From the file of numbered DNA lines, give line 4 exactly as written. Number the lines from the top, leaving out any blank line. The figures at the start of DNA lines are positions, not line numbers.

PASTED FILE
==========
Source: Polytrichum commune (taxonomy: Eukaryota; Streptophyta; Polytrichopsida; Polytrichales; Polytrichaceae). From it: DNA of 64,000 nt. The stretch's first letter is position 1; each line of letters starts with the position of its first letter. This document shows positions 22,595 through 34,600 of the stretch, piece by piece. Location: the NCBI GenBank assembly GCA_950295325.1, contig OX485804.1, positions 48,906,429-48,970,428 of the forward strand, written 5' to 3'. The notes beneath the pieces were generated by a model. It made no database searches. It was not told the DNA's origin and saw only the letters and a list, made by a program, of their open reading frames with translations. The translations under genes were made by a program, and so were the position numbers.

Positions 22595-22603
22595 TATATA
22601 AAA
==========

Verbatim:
22601 AAA